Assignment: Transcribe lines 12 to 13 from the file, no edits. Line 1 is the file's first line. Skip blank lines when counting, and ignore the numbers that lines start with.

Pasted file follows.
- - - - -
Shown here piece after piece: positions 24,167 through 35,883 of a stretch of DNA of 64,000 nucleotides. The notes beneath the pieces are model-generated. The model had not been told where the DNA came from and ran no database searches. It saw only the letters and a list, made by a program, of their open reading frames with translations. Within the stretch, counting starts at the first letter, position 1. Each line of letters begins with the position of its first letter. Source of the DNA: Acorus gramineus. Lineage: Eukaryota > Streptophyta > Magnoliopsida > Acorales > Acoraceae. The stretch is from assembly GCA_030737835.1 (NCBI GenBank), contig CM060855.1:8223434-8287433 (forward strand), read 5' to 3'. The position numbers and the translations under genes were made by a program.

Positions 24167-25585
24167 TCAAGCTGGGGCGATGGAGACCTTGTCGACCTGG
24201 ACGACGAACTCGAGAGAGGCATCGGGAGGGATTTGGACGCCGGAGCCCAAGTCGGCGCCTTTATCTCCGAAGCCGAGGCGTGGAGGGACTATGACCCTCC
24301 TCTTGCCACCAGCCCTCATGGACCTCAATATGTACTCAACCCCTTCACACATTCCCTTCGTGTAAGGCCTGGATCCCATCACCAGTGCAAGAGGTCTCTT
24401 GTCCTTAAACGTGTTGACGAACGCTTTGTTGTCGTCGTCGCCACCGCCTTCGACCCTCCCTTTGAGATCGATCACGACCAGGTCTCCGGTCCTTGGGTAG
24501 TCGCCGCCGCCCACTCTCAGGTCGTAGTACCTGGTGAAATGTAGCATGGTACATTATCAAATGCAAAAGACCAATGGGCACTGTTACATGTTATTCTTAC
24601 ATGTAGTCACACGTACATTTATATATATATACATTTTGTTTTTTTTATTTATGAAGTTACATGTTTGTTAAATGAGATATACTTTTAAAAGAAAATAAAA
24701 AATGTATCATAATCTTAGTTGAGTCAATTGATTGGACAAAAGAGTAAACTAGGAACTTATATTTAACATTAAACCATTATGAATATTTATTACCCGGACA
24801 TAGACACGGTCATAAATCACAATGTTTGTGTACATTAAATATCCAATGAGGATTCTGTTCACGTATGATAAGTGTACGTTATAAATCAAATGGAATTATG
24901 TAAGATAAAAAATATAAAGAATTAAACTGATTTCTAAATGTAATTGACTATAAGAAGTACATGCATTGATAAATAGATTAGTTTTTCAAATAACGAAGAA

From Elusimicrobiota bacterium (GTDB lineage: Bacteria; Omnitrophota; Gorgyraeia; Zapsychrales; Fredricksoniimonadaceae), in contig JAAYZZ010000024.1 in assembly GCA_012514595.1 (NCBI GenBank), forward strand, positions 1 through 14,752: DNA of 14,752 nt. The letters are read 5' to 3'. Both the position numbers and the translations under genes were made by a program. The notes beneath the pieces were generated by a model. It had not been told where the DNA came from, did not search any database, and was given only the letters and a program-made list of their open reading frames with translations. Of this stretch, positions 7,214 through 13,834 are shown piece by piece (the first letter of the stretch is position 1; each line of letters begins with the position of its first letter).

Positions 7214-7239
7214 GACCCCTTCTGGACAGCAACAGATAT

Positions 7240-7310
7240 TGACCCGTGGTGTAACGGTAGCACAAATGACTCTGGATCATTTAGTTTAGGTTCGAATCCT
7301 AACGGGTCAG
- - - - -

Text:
From Elusimicrobiota bacterium (GTDB lineage: Bacteria; Omnitrophota; Gorgyraeia; Zapsychrales; Fredricksoniimonadaceae), in contig JAAYZZ010000024.1 in assembly GCA_012514595.1 (NCBI GenBank), forward strand, positions 1 through 14,752: DNA of 14,752 nt. The letters are read 5' to 3'. Both the position numbers and the translations under genes were made by a program. The notes beneath the pieces were generated by a model. It had not been told where the DNA came from, did not search any database, and was given only the letters and a program-made list of their open reading frames with translations. Of this stretch, positions 7,214 through 13,834 are shown piece by piece (the first letter of the stretch is position 1; each line of letters begins with the position of its first letter).

Positions 7214-7239